Instead, victory conditions should be established for the players and their characters. With a goal to strive for — kill the dragon, recover the MacGuffin, save the prince — the players control the flow of the game and are forced to overcome the obstacles in their path. This goal should be explicit even if the method of achieving the goal is not. Like most good games of D&D, an Adversarial Play adventure should provide players with a lot of freedom in determining how to achieve their goal and creativity should be rewarded.

 

That said, remember as the DM your job is still to stymie, drive off or even destroy the player characters. Every step on their path to victory should be fraught with peril, from trap laden corridors to monster haunted chambers and strange magic tricks everywhere in between. Make them work for it, and when they fight to long or the dice fail them and a PC goes down screaming while being torn apart by rabid mutant kobolds, enjoy your moment and cackle maniacally.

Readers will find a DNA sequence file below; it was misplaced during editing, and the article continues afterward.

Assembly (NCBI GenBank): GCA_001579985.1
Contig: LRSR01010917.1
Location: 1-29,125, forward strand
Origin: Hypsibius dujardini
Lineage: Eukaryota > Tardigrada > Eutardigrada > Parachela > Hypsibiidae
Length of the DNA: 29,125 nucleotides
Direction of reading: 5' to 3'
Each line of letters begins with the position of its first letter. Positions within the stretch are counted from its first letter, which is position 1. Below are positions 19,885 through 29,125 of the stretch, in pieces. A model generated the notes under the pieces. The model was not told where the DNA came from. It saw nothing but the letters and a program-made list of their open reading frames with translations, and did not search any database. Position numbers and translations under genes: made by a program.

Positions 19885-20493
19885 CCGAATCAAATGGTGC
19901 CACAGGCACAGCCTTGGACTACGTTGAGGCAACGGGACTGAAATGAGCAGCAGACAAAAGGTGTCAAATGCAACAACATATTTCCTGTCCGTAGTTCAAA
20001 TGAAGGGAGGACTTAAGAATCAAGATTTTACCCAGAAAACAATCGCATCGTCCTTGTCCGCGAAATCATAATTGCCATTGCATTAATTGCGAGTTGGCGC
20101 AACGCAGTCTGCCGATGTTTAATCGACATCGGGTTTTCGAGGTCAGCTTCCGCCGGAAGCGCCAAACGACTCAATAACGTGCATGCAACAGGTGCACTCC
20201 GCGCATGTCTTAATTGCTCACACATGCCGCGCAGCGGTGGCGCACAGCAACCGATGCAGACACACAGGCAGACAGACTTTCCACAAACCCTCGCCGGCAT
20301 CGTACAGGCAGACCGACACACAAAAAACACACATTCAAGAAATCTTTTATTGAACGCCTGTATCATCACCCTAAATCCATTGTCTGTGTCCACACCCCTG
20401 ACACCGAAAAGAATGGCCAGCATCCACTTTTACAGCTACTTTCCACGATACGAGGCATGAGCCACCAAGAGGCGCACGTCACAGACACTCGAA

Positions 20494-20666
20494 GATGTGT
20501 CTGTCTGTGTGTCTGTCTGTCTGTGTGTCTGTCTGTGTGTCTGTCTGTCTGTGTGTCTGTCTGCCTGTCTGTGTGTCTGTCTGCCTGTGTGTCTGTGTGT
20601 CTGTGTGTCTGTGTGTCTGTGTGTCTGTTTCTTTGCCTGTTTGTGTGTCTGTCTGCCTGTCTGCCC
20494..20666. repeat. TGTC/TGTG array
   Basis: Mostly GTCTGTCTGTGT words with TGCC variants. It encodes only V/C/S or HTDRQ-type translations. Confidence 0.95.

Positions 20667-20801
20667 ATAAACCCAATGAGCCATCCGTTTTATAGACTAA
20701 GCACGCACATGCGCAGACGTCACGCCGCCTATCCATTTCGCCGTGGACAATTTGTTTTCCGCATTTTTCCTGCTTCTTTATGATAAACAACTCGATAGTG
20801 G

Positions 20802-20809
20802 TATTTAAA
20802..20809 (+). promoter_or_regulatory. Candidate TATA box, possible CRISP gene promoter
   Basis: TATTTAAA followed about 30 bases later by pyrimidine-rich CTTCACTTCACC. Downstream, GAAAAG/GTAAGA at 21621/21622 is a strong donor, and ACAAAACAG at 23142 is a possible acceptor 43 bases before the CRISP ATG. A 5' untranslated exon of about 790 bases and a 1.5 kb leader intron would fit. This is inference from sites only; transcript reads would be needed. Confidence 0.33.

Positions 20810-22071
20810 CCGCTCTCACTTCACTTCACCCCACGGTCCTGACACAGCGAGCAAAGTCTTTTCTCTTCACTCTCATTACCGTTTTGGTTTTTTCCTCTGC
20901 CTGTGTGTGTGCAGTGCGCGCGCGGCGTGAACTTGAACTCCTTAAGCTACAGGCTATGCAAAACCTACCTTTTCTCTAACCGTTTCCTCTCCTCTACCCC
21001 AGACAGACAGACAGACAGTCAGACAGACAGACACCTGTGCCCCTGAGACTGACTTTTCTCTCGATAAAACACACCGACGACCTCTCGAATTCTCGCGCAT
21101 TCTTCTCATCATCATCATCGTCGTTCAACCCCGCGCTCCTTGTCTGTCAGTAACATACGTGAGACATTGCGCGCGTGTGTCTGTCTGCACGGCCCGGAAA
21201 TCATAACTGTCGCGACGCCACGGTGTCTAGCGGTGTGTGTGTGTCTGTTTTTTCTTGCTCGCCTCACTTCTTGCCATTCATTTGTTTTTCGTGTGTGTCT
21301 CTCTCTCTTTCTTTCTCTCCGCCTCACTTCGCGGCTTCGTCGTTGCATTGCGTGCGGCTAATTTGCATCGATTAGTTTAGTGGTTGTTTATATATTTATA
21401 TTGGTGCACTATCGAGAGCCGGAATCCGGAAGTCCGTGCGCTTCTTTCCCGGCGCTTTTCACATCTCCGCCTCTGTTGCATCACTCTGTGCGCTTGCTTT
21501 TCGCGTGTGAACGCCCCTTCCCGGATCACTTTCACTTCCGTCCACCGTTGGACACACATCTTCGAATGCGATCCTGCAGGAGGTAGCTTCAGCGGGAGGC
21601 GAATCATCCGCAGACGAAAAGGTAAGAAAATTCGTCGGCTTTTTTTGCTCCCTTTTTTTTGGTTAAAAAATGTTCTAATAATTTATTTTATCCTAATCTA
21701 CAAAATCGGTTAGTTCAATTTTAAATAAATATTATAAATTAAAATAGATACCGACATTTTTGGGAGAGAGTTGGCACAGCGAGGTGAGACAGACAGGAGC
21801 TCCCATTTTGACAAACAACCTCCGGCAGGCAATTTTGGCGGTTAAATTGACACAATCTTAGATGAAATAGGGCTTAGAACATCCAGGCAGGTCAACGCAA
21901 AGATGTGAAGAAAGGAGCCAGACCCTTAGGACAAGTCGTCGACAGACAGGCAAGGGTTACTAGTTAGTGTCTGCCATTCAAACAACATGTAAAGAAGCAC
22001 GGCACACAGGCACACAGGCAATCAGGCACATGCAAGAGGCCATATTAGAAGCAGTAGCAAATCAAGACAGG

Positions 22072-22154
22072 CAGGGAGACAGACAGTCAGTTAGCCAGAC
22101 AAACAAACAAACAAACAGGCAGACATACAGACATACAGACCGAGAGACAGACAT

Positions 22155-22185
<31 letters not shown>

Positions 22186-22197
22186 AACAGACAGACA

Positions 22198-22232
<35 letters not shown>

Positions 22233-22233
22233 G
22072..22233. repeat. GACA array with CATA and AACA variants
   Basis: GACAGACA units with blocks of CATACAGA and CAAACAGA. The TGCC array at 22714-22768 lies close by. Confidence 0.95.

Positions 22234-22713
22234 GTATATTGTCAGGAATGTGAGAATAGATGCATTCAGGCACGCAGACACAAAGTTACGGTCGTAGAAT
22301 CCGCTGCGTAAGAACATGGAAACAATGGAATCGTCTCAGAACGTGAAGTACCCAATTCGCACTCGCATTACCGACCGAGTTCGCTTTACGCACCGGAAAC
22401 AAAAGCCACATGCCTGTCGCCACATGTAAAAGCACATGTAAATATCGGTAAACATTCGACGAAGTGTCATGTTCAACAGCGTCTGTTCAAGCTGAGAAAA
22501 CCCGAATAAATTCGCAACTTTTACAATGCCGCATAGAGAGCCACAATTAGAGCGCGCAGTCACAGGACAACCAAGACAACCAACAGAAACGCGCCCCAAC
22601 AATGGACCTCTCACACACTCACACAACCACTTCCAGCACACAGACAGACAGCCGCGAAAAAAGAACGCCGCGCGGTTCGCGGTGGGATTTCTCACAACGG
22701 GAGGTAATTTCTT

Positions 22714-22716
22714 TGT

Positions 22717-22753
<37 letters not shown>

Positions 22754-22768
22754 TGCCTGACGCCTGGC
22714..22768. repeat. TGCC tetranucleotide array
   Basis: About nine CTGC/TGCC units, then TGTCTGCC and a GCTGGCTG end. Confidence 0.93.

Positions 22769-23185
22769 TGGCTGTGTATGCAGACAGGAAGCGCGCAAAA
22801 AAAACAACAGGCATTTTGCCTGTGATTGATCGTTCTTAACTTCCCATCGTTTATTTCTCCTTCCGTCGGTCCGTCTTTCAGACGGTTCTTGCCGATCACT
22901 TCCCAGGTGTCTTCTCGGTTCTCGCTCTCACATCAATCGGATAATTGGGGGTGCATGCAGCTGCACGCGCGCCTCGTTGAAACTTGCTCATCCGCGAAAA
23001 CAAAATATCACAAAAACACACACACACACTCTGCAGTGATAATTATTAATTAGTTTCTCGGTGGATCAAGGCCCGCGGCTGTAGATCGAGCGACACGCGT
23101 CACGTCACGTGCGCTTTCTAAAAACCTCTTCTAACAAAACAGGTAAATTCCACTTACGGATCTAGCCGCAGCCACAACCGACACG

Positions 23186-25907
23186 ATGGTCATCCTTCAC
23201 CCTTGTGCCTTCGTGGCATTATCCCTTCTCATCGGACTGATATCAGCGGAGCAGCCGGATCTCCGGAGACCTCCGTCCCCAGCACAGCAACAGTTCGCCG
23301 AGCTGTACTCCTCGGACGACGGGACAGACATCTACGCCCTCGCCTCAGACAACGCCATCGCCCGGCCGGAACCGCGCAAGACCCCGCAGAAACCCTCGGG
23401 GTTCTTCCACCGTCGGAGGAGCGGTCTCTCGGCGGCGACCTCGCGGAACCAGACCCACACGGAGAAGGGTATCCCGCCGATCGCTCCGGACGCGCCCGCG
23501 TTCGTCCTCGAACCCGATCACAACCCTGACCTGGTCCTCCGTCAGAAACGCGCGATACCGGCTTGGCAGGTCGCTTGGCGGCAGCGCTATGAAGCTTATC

Next Time…

 

Having laid out the above rules for running an Adversarial Play game of D&D, I will next time share a short Adversarial adventure that I think will illustrate how this kind of play can be fun for a diversion or a whole campaign. In the meantime…

dm

Where the Hell is Superman?

 

A deranged pilot points an passenger jet at a mountain and murders 150 people, each one waiting helplessly to die before the end comes. An army of terrorists raze villages, leaving literally thousands of men, women and children dead in their wake, all in the name of God. A hateful young man goes from classroom to classroom, gunning down six year old children in a bid to make a bigger splash on the front page than his “hero.”